Gone are the sliders of old - which allowed you to, say, incrementally nudge your defensive line deeper or further forward - with more nuanced player roles and commands stepping up in their place. The decision to opt for such a radical overhaul is a brave one, particularly with such a passionate fanbase, but the reasons behind it - like so much of what goes in to every new FM - were both technical and grounded in real life.
The match engine, quite simply, had become too sophisticated to work within the 'classic' control system. And the changes, taken under great consideration, should allow for a much more realistic experience of how tactics are prepared on the training ground.
"Going to training grounds is now a big part of my job. Managers don't turn around and tell players, 'I want you to be two notches further ahead.' What managers do is give players roles and explain those roles to them," Miles says.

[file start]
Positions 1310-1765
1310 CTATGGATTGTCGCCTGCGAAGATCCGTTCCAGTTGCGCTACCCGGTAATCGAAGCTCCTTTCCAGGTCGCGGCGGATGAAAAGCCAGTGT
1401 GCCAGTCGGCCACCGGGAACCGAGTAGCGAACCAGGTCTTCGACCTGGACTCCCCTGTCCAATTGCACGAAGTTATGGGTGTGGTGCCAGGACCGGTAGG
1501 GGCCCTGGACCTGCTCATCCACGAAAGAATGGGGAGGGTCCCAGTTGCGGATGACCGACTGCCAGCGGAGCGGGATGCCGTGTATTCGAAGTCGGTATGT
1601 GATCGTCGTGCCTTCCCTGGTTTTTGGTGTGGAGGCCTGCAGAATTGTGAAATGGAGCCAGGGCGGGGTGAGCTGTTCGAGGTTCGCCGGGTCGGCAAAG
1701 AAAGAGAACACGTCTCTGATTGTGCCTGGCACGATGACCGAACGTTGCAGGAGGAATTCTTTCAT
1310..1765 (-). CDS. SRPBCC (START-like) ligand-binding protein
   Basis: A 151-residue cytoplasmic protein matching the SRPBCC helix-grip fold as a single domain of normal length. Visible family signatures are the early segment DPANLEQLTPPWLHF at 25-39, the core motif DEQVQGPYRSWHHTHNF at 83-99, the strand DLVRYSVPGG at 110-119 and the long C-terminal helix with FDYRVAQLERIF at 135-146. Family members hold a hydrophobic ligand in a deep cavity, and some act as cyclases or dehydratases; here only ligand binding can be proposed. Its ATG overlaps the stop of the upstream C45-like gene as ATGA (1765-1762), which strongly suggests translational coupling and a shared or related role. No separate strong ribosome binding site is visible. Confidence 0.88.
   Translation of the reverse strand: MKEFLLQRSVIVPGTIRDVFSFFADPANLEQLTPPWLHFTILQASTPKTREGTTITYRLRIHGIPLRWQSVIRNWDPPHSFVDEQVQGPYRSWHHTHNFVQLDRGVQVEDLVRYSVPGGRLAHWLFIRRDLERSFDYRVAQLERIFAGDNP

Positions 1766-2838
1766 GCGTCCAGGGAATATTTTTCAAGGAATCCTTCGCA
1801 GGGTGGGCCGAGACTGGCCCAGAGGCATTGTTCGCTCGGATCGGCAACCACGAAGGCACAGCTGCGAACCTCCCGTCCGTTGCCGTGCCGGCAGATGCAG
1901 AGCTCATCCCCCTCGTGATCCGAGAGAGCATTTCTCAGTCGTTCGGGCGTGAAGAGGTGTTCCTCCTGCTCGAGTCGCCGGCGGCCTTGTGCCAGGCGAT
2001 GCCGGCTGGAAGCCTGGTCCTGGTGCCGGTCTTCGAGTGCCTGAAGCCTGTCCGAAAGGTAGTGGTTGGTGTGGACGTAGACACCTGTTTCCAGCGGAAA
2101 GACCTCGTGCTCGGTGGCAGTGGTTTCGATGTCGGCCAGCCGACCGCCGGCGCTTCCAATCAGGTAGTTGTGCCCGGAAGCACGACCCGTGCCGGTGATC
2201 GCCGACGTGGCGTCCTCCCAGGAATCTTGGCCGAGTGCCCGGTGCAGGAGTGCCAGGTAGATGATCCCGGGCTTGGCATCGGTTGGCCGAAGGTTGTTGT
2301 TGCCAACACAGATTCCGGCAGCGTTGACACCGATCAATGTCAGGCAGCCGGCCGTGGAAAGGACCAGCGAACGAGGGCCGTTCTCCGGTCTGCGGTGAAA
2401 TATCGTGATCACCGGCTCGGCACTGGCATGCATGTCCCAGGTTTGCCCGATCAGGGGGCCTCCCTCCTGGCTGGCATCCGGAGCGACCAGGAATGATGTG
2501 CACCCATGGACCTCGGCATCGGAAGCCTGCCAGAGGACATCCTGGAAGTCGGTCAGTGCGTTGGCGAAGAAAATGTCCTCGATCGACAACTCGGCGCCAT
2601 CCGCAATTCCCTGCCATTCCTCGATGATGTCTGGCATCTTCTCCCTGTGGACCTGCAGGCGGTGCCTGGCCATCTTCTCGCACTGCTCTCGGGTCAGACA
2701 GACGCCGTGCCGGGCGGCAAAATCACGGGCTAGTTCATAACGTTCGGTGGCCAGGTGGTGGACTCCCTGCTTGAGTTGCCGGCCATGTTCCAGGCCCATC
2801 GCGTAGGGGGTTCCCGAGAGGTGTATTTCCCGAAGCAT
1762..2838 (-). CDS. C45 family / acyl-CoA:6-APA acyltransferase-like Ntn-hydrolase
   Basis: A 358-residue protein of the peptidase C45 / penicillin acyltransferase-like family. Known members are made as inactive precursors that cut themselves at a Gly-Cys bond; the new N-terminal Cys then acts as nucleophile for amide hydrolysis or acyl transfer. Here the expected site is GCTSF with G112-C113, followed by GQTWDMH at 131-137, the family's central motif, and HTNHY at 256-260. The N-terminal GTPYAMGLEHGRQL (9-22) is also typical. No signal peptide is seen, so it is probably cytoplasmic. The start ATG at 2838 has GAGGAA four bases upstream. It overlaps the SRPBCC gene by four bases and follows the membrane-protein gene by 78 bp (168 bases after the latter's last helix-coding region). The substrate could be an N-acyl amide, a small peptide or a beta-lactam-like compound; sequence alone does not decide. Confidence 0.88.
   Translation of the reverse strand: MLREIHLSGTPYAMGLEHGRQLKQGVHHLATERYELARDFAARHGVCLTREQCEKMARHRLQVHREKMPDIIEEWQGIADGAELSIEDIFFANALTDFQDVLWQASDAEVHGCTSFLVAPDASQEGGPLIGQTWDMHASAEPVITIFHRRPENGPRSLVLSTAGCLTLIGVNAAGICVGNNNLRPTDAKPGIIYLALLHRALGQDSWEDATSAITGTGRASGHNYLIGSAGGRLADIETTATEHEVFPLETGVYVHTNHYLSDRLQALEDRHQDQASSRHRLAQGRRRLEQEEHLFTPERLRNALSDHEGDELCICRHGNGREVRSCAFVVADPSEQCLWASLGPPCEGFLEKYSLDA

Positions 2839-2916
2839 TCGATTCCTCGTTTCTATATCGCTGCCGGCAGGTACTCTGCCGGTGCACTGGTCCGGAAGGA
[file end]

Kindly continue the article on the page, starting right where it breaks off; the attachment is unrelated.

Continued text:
"With Gary Neville joining Sky last year you saw player roles become a much larger part of the accepted discourse on football - you don't have simple midfielders and forwards any more. You have ball-winning midfielders, anchormen, playmakers - that's how managers speak to players."
With the new system, players will be given defined roles before the game and instructed how to react to different situations on the pitch - essentially expanding on the touch-line shouts feature to give a more natural, organic feel to the control you have of your team. Whether or not the new engine is balanced - yet alone challenging and fun - is something we won't find out until we get our hands on it, but two teams of testers are working around the clock to make sure it's as good as it possibly can be.